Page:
Queensland’s remote north-west minerals province – and one of the state’s biggest manufacturers in Brisbane – is about to start firing on Northern Territory gas with the completion of the “missing link”.
In Mount Isa today, Mines and Energy Minister Dr Anthony Lynham joined Jemena officials and locals to mark the completion of the $800 million Northern Gas Pipeline from Tennant Creek in the Territory to the Isa.
“This brings much-needed gas to Australia’s east coast market, but most importantly for the north-west, this means access to critical energy and feedstock to fuel jobs and business opportunities in the north west,” he said.
“And any local household or business connected to the electricity grid here relies on gas-powered generation.”
Acting State Development Minister Stirling Hinchliffe said Phosphate Hill, Mount Isa Mines and Cannington were some of Queensland’s largest gas consumers and also some of the region’s biggest employers.
“This is a big win for the North West, bringing a ready supply of energy and feedstock for local employers and the community,” he said.
“Access to a reliable supply of affordably priced gas is critical to the ongoing viability of our manufacturing industries.”
The 622-kilometre pipeline includes 141kms in Queensland between the Isa and the border. The pipeline has the capacity to bring up to an additional 90 terajoules per day into the east coast gas network via Mount Isa. Commercial operations are expected to start in late December or early January, with some gas already contracted outside the North West, for Incitec Pivot’s Gibson Island plant in Brisbane.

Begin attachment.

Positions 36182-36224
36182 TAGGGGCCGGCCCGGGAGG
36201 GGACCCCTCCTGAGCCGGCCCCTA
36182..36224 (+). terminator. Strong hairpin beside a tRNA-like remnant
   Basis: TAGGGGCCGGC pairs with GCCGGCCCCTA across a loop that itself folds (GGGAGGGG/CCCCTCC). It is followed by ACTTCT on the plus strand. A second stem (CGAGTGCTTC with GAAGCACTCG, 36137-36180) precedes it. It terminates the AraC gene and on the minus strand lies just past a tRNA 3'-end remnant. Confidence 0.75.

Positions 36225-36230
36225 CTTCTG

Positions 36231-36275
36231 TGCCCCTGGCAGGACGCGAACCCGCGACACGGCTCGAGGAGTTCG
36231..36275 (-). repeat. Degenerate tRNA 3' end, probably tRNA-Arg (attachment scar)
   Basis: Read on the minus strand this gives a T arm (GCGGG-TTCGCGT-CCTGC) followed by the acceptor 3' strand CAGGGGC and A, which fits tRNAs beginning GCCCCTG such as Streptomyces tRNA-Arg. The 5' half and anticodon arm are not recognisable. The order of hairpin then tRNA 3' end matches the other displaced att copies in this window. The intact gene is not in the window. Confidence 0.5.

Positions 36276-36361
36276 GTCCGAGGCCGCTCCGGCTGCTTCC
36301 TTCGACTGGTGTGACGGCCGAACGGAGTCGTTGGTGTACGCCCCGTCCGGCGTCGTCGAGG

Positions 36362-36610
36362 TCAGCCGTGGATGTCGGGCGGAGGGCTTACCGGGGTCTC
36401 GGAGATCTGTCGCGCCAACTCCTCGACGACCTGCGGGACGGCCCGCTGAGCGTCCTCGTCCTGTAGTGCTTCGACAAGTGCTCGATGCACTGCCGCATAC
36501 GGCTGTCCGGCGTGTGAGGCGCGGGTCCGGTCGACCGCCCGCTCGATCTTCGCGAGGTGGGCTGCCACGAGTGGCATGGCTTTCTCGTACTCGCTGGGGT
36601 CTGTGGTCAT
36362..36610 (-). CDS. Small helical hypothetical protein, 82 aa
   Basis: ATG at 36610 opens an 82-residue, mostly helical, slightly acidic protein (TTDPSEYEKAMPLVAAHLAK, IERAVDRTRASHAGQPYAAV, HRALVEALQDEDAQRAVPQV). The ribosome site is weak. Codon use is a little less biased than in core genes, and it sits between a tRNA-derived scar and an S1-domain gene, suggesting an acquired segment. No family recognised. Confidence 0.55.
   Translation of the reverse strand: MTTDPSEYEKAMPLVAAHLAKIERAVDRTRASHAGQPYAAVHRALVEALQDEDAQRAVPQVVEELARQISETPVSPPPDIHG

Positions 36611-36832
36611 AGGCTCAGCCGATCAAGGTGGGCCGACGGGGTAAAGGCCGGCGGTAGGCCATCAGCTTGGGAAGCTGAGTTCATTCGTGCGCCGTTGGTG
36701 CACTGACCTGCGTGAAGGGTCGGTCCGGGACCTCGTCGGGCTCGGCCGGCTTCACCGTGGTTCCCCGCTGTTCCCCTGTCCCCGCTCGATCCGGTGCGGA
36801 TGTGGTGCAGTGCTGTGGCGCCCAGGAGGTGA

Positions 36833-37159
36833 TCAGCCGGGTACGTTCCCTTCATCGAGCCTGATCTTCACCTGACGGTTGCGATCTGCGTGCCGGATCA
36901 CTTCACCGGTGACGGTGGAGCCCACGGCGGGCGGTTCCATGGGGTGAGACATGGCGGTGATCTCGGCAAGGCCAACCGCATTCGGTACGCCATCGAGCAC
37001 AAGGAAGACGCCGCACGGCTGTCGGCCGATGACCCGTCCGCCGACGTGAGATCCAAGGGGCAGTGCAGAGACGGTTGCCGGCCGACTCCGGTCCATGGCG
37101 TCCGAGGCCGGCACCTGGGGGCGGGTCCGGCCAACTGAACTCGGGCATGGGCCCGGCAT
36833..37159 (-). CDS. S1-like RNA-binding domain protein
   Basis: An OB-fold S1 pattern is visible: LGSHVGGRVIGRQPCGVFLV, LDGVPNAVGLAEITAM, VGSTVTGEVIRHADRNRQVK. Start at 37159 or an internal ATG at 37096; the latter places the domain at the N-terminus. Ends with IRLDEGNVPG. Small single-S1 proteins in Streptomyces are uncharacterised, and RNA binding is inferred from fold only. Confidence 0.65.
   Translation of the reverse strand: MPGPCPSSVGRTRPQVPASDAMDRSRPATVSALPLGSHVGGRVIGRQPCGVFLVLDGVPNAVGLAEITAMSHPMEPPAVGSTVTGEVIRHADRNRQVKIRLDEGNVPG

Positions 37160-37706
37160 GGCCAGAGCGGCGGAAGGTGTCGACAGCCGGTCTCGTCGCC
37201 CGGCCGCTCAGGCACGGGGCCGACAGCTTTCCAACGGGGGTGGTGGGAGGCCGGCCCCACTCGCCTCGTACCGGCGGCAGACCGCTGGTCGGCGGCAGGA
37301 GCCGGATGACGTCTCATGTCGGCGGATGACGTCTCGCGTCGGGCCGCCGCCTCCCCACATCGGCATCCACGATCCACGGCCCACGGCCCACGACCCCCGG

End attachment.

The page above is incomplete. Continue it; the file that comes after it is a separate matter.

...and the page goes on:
Dr Lynham said the project had generated 51 local contracts and 129 local jobs in Mount Isa and of the 431 direct jobs created in Queensland, a quarter were filled by Indigenous people. Of the 107 Queensland-based contracts, Indigenous companies won 17.
“Construction brought jobs, but the long-term benefits will be the training Jemena has provided, which has created a legacy of more skilled people who are now better equipped to work on more regional projects,” he said.
“The local employment and training wins demonstrated how regional infrastructure projects benefitted local communities.
The pipeline milestone follows a number of Queensland Government initiatives to boost domestic gas supply.
“Since February 2017 Queensland has been doing the heavy lifting to improve market conditions for domestic gas consumers,” he said.
“We are making available nearly 25,000 square kilometres for gas exploration, with around a third of it exclusively for domestic users, including a parcel exclusively for manufacturing.
“But this investment is only part of the solution for the east coast gas supply and I’m calling again on southern states to join this partnership.
“It is not reasonable for states to issue moratoriums on extracting their own gas when they are happy to import it from Queensland and the Northern Territory.
“It will only be by working together to secure new gas that we can prevent future shortfalls.”